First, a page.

Subcontractors on searchable projects who have not received full payment for their work, goods, or services may file a Notice of Nonpayment with the searchable project owner (or agent) in the directory for informational purposes only. A subcontractor’s failure to file a Notice of Nonpayment will not affect or limit the subcontractor’s rights under the lien law. Additionally, filing a Notice of Nonpayment does not relieve subcontractors from complying with other written notice requirements set forth in the lien law. Similar to the Notice of Completion, the filing of a Notice of Nonpayment is purely informational, not mandatory, provides for improved communication between owners and subcontractors, and will likely give the owner quicker notice of payment issues with subcontractors than the owner would have received in the absence of the directory.  

Mandatory and Recommended Construction Contract Provisions

The statute requires the following provision to be included in construction contracts for searchable projects to put subcontractors on notice that failing to file a Notice of Furnishing will result in the loss of their lien rights:

“A subcontractor that fails to file a Notice of Furnishing on the Department of General Services publicly accessible Internet website as required by the act of August 24, 1963 (P.L. 1175, No. 497), known as the Mechanics’ Lien Law of 1963, may forfeit the right to file a mechanics lien. It is unlawful for a searchable project owner, searchable project owner’s agent, contractor or subcontractor to request, suggest, encourage, or require that a subcontractor not file the required notice as required by the Mechanics’ Lien Law of 1963.”3

In addition to including the required statutory notice language in searchable project contracts, searchable project owners should include the following four covenants in contracts with searchable project contractors requiring that the contractor:

(1) Include the required statutory notice language in all contracts for the searchable project. It is important that a searchable project owner includes this provision in its contract with the contractor because the statute is ambiguous as to whether there are consequences to a searchable project owner (i.e., not being able to benefit from the cutting off of a subcontractor’s lien rights) if its contractor fails to include the required statutory notice language in its contract with any subcontractor. 

(2) Provide a copy of the Notice of Commencement to all subcontractors. It is important for a searchable project owner to include this provision in its contract with the contractor because searchable project owners and the contractor are required to use reasonable efforts to ensure that the Notice of Commencement is made part of contract documents for subcontractors awarded work on the searchable project. A searchable project owner who does not use this provision is at risk of not benefitting from the new amendments to the lien law that can ultimately result in the forfeiture of a subcontractor’s right to file a lien claim.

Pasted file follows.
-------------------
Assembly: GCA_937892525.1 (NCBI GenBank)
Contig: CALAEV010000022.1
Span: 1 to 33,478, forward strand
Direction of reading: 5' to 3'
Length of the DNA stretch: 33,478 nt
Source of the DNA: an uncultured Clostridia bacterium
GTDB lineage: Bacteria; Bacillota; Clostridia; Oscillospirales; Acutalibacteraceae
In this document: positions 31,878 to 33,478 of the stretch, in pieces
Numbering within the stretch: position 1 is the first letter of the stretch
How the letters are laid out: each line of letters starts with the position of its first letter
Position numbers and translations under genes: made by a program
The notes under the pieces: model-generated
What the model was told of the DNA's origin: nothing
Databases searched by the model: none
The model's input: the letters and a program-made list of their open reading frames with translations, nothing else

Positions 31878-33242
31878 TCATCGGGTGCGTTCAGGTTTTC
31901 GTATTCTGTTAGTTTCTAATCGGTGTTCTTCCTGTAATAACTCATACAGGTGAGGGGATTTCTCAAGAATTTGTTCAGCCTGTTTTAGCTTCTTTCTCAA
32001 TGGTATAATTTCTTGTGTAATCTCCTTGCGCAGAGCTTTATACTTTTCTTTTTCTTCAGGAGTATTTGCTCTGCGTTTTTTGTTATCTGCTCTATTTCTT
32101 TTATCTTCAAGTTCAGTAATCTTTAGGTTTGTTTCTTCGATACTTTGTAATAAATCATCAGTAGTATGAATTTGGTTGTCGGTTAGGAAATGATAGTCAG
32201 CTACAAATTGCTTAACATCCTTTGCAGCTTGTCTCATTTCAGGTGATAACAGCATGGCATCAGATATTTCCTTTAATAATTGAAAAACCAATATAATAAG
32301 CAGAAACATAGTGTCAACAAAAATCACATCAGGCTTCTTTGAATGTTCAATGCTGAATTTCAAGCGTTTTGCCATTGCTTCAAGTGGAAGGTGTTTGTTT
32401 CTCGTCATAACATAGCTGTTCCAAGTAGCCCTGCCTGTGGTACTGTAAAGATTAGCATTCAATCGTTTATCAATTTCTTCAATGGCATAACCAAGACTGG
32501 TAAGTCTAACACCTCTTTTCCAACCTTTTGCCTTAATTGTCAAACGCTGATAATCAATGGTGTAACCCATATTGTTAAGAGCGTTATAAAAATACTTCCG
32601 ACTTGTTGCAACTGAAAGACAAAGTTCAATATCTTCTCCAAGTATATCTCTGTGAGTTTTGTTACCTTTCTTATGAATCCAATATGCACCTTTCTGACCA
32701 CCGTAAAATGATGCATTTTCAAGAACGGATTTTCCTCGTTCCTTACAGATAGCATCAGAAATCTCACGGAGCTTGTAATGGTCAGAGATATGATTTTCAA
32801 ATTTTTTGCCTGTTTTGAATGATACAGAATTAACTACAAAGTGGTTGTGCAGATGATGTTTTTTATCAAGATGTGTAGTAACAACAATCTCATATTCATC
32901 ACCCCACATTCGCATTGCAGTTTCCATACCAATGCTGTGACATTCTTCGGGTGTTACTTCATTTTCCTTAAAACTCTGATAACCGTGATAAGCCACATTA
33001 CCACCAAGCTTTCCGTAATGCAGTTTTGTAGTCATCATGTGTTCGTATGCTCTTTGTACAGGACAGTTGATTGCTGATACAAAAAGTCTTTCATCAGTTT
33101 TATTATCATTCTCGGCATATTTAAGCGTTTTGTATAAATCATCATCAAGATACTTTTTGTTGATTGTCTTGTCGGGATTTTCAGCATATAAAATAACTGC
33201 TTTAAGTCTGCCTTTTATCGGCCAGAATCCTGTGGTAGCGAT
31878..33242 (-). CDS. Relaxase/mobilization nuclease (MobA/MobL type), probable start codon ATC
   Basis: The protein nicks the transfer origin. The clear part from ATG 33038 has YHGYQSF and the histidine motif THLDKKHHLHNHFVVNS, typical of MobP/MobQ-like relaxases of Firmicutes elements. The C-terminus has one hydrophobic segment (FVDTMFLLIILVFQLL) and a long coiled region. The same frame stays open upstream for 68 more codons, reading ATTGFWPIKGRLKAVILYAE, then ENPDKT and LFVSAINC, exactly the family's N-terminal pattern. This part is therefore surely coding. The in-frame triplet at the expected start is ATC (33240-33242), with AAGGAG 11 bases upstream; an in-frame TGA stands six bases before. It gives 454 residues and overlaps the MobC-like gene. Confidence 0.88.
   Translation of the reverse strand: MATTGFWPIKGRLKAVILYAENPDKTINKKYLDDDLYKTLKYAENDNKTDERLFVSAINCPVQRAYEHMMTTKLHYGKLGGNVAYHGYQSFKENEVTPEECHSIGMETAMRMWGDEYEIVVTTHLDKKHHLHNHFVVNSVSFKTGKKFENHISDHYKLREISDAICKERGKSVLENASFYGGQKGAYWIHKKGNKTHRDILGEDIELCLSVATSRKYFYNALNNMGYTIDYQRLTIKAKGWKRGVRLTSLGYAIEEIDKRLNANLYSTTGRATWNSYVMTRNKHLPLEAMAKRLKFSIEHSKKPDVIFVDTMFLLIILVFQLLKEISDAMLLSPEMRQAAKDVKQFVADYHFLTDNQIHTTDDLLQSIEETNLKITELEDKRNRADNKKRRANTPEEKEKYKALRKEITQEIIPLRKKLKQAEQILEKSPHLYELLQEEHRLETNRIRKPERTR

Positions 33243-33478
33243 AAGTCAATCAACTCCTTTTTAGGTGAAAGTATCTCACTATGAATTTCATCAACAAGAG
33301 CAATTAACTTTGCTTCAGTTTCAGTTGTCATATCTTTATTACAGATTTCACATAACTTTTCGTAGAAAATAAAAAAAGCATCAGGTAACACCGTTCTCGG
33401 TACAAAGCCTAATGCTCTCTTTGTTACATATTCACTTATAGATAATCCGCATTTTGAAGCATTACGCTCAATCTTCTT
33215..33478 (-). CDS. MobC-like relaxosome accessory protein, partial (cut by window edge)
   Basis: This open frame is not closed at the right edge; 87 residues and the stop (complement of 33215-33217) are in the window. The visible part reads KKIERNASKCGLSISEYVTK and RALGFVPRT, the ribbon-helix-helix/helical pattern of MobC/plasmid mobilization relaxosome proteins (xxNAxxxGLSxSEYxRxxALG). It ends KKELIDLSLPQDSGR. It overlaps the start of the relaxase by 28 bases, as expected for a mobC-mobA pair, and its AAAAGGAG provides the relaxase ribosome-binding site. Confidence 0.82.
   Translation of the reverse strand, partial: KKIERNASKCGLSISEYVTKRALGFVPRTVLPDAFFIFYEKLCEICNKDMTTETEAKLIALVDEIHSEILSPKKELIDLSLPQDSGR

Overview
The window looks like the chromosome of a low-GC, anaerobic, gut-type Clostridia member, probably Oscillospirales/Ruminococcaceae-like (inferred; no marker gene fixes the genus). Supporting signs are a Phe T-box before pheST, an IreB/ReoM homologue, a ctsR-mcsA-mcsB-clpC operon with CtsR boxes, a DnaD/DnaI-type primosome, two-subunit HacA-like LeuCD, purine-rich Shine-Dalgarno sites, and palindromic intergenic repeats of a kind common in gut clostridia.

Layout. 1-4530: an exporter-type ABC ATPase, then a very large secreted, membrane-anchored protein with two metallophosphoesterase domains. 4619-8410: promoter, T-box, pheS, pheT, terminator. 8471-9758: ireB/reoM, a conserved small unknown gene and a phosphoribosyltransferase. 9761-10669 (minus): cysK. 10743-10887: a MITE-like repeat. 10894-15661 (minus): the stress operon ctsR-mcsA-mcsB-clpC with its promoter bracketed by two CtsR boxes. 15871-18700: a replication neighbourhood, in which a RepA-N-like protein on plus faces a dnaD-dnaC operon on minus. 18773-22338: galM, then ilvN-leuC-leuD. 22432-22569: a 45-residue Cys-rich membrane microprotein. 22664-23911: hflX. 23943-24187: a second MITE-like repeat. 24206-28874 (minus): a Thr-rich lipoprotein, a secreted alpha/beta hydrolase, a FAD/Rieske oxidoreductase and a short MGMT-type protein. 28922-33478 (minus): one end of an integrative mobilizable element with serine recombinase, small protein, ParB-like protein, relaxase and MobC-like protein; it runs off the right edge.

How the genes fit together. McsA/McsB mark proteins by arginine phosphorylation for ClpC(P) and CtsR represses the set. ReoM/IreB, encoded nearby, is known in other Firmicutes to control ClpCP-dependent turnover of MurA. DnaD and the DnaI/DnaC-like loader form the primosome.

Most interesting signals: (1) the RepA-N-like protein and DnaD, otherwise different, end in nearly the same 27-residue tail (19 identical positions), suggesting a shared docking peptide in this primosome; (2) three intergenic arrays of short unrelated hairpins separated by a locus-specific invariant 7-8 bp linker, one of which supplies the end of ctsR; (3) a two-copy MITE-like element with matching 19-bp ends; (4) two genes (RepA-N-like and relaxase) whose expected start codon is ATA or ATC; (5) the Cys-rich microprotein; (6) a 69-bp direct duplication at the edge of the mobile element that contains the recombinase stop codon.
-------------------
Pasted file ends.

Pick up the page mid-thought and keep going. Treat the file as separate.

(3) Include in any contract with a subcontractor a requirement for the subcontractor to: (a) include the required statutory notice language in any contracts subcontractors may enter into with sub-subcontractors for the searchable project and (b) attach a copy of the Notice of Commencement to any contracts subcontractors may enter into for the searchable project. Searchable project owners are required to take reasonable measures to ensure that the Notice of Commencement is made part of contract documents provided to all subcontractors awarded work on searchable projects. While the lien law does not set forth what “reasonable measures” are, the inclusion of this provision is our recommended best practice to maximize compliance. There is no requirement that sub-subcontractors include any of these provisions or provide a Notice of Commencement to any person with whom the sub-subcontractor contracts with on the searchable project.

(4) Notify the searchable project owner if the Notice of Commencement is not posted at the searchable project site and make commercially reasonable efforts to replace the Notice of Commencement after noticing that it is not posted. Searchable project owners are required to take reasonable measures, such as reposting the notice within 48 hours after becoming aware of or being notified that the notice is not posted, to ensure that the Notice of Commencement remains at the site until completion of the project.

Conclusion

The directory can be accessed at https://apps.pa.gov/scnd and promises to be a valuable tool for searchable project owners who use it properly, by housing in one location valuable information that owners previously had to track down from general and primary contractors.

1 Unless otherwise noted, the term “subcontractors” includes sub-subcontractors.

2 According to the statute, “reasonable measures” means the reposting of the notice by the searchable project owner within 48 hours after becoming aware of or being notified that the notice is not posted. 

3 Additionally, the statute provides that it is a misdemeanor of the second degree if a searchable project owner (or its agent), a contractor, or a subcontractor suggests, requests, encourages, or requires that a subcontractor not file a Notice of Furnishing.

 

 


Authors

David B. Lipner

Associate

dlipner@cozen.com

(215) 665-2752

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To discuss any questions you may have regarding the issues discussed in this Alert, please contact a member of the Cozen O’Connor’s Real Estate Practice.